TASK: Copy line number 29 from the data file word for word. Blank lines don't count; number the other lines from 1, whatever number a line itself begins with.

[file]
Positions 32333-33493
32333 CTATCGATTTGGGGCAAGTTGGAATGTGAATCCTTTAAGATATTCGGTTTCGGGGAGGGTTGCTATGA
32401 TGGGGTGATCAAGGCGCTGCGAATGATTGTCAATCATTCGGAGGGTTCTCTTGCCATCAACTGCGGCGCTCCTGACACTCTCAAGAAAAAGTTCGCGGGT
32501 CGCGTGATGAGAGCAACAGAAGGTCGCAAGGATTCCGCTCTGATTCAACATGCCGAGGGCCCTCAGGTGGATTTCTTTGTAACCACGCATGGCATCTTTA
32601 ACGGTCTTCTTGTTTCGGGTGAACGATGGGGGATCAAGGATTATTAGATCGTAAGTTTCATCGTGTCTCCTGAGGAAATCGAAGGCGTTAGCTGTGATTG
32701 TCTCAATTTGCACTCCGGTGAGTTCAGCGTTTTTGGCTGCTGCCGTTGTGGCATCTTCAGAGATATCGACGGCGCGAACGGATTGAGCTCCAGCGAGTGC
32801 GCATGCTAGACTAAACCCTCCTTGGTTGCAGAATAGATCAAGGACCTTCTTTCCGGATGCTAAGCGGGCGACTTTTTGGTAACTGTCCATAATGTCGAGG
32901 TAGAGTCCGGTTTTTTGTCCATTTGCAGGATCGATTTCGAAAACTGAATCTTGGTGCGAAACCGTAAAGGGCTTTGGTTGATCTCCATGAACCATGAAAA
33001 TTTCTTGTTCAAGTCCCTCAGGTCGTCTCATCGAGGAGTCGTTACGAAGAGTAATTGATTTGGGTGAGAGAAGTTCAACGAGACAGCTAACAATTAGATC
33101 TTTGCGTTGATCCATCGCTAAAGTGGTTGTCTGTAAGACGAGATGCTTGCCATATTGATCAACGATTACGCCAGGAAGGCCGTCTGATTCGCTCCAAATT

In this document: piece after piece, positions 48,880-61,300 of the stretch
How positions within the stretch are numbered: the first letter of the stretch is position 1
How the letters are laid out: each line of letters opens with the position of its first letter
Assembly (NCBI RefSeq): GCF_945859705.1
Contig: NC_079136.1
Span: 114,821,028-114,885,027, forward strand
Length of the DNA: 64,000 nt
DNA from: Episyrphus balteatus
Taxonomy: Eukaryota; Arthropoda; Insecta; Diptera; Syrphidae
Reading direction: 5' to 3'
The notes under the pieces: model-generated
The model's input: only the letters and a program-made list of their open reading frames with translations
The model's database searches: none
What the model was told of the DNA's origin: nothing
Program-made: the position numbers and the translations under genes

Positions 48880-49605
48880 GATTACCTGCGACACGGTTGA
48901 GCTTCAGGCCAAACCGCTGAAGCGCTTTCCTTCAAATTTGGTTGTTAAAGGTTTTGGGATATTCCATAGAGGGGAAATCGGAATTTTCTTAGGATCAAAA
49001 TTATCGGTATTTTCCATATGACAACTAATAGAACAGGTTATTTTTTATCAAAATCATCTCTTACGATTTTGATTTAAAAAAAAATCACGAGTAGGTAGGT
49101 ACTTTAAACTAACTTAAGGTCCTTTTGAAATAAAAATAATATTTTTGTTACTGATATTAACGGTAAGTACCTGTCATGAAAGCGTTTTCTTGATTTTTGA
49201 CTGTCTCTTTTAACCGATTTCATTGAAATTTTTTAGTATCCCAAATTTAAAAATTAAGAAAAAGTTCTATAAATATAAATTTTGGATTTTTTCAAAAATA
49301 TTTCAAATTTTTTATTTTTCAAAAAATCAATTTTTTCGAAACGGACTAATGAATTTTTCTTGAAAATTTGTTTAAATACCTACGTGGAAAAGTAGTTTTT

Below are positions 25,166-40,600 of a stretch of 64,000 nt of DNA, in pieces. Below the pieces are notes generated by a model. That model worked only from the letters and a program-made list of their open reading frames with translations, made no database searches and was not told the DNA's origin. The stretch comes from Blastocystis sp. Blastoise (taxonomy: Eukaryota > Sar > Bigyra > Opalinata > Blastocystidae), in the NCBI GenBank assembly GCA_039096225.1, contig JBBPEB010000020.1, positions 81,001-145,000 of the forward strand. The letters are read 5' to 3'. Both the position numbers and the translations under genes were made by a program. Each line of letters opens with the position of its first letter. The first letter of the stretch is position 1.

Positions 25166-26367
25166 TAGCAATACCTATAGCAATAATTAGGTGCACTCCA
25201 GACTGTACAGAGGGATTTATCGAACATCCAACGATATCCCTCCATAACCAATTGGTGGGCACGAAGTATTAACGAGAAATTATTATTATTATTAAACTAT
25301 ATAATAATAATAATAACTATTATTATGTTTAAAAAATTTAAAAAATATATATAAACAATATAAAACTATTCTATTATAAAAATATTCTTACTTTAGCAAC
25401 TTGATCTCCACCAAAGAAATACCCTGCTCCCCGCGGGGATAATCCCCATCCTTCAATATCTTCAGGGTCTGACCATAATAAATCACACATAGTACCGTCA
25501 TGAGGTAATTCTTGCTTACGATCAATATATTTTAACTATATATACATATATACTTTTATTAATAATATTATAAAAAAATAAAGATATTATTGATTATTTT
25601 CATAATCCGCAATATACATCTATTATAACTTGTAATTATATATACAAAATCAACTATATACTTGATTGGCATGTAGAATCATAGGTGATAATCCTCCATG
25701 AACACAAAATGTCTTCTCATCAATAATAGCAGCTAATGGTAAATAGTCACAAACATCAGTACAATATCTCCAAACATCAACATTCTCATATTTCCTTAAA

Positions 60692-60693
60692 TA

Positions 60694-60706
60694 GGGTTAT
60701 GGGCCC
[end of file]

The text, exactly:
49001 TTATCGGTATTTTCCATATGACAACTAATAGAACAGGTTATTTTTTATCAAAATCATCTCTTACGATTTTGATTTAAAAAAAAATCACGAGTAGGTAGGT